The following is an excerpt from the Smith County History Book. The book was published in 1986 by Smith County Homecoming ’86 Heritage Committee. To purchase a digital copy of the Smith County History Book, contact the Smith County Chamber of Commerce or the Smith County Heritage Museum.
Article by Sue W. Maggart
The scene was chaotic – the bellowing of livestock, the clatter of kitchen and house hold paraphernalia, the shriek and cries of children, and the commotion of ferrying anywhere from thirty to fifty families in a group across the Clinch River. This scenario was to be repeated numerous times following peace with the Indians after the Nickajack campaign. Louis Philippe says he was told that twenty four thousand whites, with their families and slaves, had crossed the ferry for the Cumberland Valley in the year 1796 alone.
Some of these settlers were destined to take up the fertile land along the Cumberland and Caney Fork Rivers and their tributaries. Many had in their possession land warrants issued by the State of North Carolina; others would purchase smaller parcels from the land speculators who owned large tracts which they had obtained from holders of warrants who did not choose to come to a new frontier and claim their holdings. And many came with “ Great Expectations” only. They came not only from North Carolina but also streamed in from the older states of Virginia, Pennsylvania, Maryland, South Carolina and others.
At the close of the Revolutionary War the State of North Carolina had no funds with which to pay her soldiers for their services. Her greatest resources lay in the vast lands west of the mountains of which Middle Tennessee was a part. An Act of the General Assembly of North Carolina was passed in 1782 for the “ relief o f the officers and soldiers in the Continental Line in consideration for their signal bravery and zeal.” Warrants or grants were issued for land in the unsettled country. The number of acres awarded was determined by the rank of the soldier – privates receiving 640 acres and so on up.
In addition to the bounties granted to the officers and soldiers, grants were issued to guards commissioned to protect the settlements and lay off roads. Prior to 1785 the approach to the Cumberland settlements was generally through the wilderness of Kentucky, but at the November session of 1785 the General Assembly of North Carolina enacted a law providing for a force of three hundred men to protect the settlements, to cut and clear a road from the lower end of Clinch Mountain to Fort Nashborough, and to act as escorts for the new immigrants. The “Guard Rights” induced numerous individuals to become members of the guards!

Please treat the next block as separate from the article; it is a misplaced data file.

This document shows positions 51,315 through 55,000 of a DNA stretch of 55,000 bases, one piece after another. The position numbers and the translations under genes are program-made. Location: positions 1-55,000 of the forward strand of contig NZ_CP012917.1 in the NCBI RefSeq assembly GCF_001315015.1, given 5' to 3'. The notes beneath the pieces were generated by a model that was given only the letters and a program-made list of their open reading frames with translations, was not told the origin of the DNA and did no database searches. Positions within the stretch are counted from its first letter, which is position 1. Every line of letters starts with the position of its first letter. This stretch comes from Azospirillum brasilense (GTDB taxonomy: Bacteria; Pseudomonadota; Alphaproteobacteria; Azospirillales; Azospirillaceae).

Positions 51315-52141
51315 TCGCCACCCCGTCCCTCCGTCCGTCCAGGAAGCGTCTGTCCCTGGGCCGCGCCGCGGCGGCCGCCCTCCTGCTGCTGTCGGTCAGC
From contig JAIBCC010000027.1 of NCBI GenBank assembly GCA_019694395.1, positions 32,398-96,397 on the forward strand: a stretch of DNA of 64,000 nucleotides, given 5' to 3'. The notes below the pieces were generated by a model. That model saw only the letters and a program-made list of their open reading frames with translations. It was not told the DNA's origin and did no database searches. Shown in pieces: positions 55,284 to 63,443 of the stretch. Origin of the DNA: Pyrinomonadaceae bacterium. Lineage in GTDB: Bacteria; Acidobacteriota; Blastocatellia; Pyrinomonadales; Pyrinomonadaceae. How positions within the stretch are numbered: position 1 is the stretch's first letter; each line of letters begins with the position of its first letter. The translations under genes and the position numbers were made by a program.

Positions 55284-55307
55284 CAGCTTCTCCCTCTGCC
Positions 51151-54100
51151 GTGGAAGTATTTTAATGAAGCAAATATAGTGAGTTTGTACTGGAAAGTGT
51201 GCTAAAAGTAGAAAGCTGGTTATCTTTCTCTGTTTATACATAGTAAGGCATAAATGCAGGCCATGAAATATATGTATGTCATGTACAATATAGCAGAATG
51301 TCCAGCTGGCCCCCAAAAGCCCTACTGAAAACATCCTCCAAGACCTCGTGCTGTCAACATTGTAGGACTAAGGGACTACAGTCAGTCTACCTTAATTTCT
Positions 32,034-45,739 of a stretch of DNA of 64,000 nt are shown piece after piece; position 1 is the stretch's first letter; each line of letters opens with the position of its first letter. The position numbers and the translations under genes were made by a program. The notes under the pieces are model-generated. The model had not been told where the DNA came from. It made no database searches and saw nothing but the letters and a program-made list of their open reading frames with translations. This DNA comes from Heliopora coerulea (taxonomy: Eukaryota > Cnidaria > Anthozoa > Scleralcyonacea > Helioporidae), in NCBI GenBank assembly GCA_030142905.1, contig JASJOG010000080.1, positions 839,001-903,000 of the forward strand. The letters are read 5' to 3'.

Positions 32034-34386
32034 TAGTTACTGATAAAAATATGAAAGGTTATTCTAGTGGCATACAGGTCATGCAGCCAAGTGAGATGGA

Surveyors had to be employed to lay off the bounty lines, and they, too, received land grants as pay for their services.
William Walton, owner of the original site of Carthage, was one of the first North Carolina soldiers to lay claim to land in later Smith County in redemption of his grant bestowed by that state. At the age of seventeen Walton enlisted in the army and saw his first service at the Battle of Stoney Point in 1779. He was taken prisoner at the Battle of Charleston in 1780. Upon being exchanged he was promoted to Captain and served under General Greene until the close of the War in 1783. In the spring of 1784 Walton, in the company of John Lipscomb, William Roberts, John Gatling, James Bryer, and Henry Salisbery, made the journey from North Carolina for the purpose of looking over the land. That same year Walton returned home, and the following year he came back to the frontier with his family, living at Mansker’s Station.
In 1786 Walton and Tilman Dixon (see History of Dixon Springs in this volume) came up the Cumberland River to select and locate their grants. Dixon located at the spring which yet bears his name and Walton on the north bank of the Cumberland where it is joined by the Caney Fork River. Walton may have begun cultivation and improvements earlier, but it was not until around 1795 that he moved his family and permanently established a new home on the Cumberland. Walton was granted the “ privilege of keeping a ferry” by the Sumner County Court on Monday, October 5, 1795. In August of 1797 Francis Bailey, a young Englishman, writes of crossing Walton’s Ferry and having breakfast with his host (Walton) “who furnished me with coffee and some fried rashers of bacon, served up with Indian bread, a common breakfast in this part of the country, where nothing better is to be had.”